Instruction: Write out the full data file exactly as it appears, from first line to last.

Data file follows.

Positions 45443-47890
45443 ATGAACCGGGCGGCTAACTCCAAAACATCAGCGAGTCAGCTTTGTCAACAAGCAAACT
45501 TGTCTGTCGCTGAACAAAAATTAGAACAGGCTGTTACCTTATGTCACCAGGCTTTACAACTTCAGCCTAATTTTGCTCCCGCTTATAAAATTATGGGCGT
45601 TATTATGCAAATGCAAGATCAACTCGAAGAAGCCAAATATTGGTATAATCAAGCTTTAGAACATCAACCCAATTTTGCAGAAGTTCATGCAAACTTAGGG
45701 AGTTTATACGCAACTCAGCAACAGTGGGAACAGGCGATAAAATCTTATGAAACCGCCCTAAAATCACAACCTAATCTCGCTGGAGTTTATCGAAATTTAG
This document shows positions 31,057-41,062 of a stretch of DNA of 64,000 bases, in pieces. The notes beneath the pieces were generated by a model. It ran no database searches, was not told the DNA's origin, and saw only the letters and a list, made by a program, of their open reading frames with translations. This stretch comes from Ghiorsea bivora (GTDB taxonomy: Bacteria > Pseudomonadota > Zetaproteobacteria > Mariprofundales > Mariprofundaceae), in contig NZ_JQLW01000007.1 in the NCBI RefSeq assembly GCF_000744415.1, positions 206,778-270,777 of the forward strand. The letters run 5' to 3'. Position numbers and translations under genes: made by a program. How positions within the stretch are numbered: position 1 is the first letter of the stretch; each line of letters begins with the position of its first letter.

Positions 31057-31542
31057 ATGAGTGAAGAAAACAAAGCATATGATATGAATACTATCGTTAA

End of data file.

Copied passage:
Positions 45443-47890
45443 ATGAACCGGGCGGCTAACTCCAAAACATCAGCGAGTCAGCTTTGTCAACAAGCAAACT
45501 TGTCTGTCGCTGAACAAAAATTAGAACAGGCTGTTACCTTATGTCACCAGGCTTTACAACTTCAGCCTAATTTTGCTCCCGCTTATAAAATTATGGGCGT
45601 TATTATGCAAATGCAAGATCAACTCGAAGAAGCCAAATATTGGTATAATCAAGCTTTAGAACATCAACCCAATTTTGCAGAAGTTCATGCAAACTTAGGG
45701 AGTTTATACGCAACTCAGCAACAGTGGGAACAGGCGATAAAATCTTATGAAACCGCCCTAAAATCACAACCTAATCTCGCTGGAGTTTATCGAAATTTAG
This document shows positions 31,057-41,062 of a stretch of DNA of 64,000 bases, in pieces. The notes beneath the pieces were generated by a model. It ran no database searches, was not told the DNA's origin, and saw only the letters and a list, made by a program, of their open reading frames with translations. This stretch comes from Ghiorsea bivora (GTDB taxonomy: Bacteria > Pseudomonadota > Zetaproteobacteria > Mariprofundales > Mariprofundaceae), in contig NZ_JQLW01000007.1 in the NCBI RefSeq assembly GCF_000744415.1, positions 206,778-270,777 of the forward strand. The letters run 5' to 3'. Position numbers and translations under genes: made by a program. How positions within the stretch are numbered: position 1 is the first letter of the stretch; each line of letters begins with the position of its first letter.

Positions 31057-31542
31057 ATGAGTGAAGAAAACAAAGCATATGATATGAATACTATCGTTAA